Tinned plum tomatoes which are a store cupboard essential and almost always cheaper than pre-chopped, boost the savoury flavour. Personally I would never use fresh tomatoes unless you grow them and have a glut. The list of vegetables below is what I had available, but this can be made using a far greater variety, I had some cauliflower left over from the other day and I found edemame beans on offer in the supermarket yesterday. Use whatever you have available, but do begin with garlic and either onion or leek. Roughly 750g of mixed vegetables.

For this recipe you will need;
2 cloves of garlic, chopped
100g of onions
150g of potatoes
200g of carrots
100g of red pepper
100g of cauliflower
100g of edemame beans
1 tin of plum tomatoes
100g of red lentils
200g of bulgur wheat
1 tablespoon of bouillon powder or other vegetable stock powder
1 teaspoon of ground black pepper
1 tablespoon of light olive oil
200g of cheddar or other hard cheese.

 In a large oven proof casserole, begin by gently frying the chopped garlic in the olive oil. Add the onions and after a minute or two add the remaining vegetables having cut them up into chunks. Add the tomatoes having squished them with your hands (a very satisfying job). Fill the empty tin with water three times and add. Add the stock powder, pepper and red lentils, simmer for ten minutes before adding the bulgur wheat, stirring to evenly distribute. Place the casserole with its lid, in a medium oven 160C and bake for an hour. Take the casserole out, remove the lid and sprinkle the cheese on top. Return the casserole to the oven without its lid, having turned the heat up to 200, 15 minutes should see the cheese thoroughly melted, bubbling and brown. Serve with a crisp salad, filling, delicious and above all inexpensive.

This basic recipe for what is in essence a soup thickened with lentils and bulgur to form a bake, can be varied considerably by the use of different vegetables but also spices and herbs of your choice. The stock can be varied, a great opportunity to rinse out the last of a jar of pesto or similar sauce and added to the 3 tins of water.
This dish is light on protein but you can always increase the amount of cheese if you wish                                                              

Wednesday, 28 October 2015

Balliol Apple Cake

There are many apple cake recipes in Britain of course but I do recommend mine, not least because it is a recipe I had to make 5 times, tweaking with each version, before I came up with the final one. This cake is tender, light, moist and full of apple flavour. If you make the extra effort and make the candied apple click here for the recipe, you will be rewarded, however you can make the easier version, using fresh diced apple.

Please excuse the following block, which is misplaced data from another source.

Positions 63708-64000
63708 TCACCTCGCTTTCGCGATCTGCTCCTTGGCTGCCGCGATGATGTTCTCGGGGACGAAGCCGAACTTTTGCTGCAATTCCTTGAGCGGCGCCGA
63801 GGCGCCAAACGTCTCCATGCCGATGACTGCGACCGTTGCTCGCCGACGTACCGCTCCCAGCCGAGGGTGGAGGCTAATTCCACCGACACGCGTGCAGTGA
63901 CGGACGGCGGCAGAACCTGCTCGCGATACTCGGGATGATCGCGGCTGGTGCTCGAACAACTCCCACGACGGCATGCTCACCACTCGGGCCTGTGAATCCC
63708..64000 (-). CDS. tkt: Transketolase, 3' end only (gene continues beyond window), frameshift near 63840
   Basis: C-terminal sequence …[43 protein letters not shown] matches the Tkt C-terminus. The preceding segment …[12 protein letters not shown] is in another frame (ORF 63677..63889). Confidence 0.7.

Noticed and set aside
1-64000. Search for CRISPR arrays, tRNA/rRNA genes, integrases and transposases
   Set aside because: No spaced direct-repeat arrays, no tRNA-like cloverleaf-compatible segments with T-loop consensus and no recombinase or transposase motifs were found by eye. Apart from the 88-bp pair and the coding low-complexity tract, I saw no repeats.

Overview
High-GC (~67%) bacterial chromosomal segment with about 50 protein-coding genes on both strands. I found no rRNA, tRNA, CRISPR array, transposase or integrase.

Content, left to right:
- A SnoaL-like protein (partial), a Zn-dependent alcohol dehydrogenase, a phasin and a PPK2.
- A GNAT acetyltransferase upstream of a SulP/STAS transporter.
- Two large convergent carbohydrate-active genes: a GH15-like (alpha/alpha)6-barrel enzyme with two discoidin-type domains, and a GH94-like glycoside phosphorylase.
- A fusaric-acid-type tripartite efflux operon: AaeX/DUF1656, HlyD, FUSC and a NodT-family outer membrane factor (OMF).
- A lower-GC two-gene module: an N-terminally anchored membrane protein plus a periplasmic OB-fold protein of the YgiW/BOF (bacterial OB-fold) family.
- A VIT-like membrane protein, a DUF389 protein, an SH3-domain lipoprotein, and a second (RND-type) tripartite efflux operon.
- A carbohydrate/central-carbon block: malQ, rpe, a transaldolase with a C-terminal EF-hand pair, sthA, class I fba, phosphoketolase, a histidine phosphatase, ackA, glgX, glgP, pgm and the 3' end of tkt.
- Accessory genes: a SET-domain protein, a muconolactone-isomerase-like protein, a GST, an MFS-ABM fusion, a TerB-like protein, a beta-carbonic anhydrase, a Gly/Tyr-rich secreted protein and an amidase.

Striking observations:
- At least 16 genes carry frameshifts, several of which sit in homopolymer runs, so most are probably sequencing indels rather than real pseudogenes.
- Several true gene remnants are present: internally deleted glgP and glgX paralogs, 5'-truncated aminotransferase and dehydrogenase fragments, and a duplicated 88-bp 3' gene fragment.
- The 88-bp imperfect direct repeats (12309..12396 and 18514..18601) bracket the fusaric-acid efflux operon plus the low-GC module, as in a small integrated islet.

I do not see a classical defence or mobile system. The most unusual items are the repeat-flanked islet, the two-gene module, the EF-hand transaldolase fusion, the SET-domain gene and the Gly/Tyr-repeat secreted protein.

For this cake you will need

200g of self raising flour
130g of ground almonds
230g of light muscovado sugar
160g of melted butter
3 eggs
1/4 teaspoon of salt
1 teaspoon of baking powder
300g of candied apple + 100g of grated fresh apple
OR 400g of diced fresh apple
2 tablespoons of demerara sugar

Begin by lining a 20cm by 8cm round cake tin, with baking parchment. Make the candied apple if using by following the recipe on the above link, you will need to use 400g of diced apples, 120g of sugar and 1/2 teaspoon of citric acid but follow the instructions. The proportions are different when you make larger amounts.
Begin mixing the cake by melting the butter and allowing to cool completely, at least 15 minutes. Heat up the oven to 160C.
In a mixing bowl, combine the butter, muscovado sugar, salt and eggs until smooth. Add the ground almonds and mix in thoroughly. Finally fold in the flour followed by the candied apple and grated apple if using or diced fresh apples, Place in the prepared cake tin and sprinkle the 2 tablespoons of demerara sugar on the top. Bake in the center of the oven for and hour and ten minutes or until a wooden skewer comes out clean when inserted. Allow to cool completely before removing from the tin.

It's really important to allow the melted butter to cool completely before mixing in with the other ingredients, if you don't, the heat will activate the baking powder and you will end up with a cake that rises too soon then sinks.

Tuesday, 20 October 2015

Pecan & Cinnamon Brioche

I'm very fond of pecan & cinnamon Danish pastries, it occurred to me that they could also be made using my brioche recipe rather than a croissant dough. They can, here is photographic evidence and very very good they are too!

For this recipe you will need
1 portion of brioche dough click here for the recipe
2 tablespoons of date syrup
150g of pccan nuts
1 tablespoon of demerara sugar
2 teaspoons of cinnamon powder

2 teaspoons of date syrup
50g of icing sugar
1 teaspoon of water

Toast the pecan nuts in a moderate oven 180C for 10 minutes. Once cooled, process in a food processor along with the sugar and cinnamon on a pulse setting 4 or 5 times to just break up the nuts and thoroughly mix the sugar and spice.

At the point where the brioche dough is ready to be taken out of the fridge and shaped, roll it out on a lightly floured surface until you have a rectangle roughly 30cm by 40cm. Spread with the date syrup and sprinkle with the nut mixture. Roll up to form a long roll and slice into 12 to 16 pieces. Place in muffin pans lined with muffin cases. Leave at room temperature until doubled in size. I usually shape these last thing before going to bed and leaving them for 8 hours before baking them for breakfast, but of course my house is on the chilly side. Place in a hot oven 200C, turn down the heat to 180 and bake for 17 to 20 minutes. Mix the glaze ingredients and drizzle on the top, return to the oven having switched off the heat. Leave for 3 minutes.

Serve warm!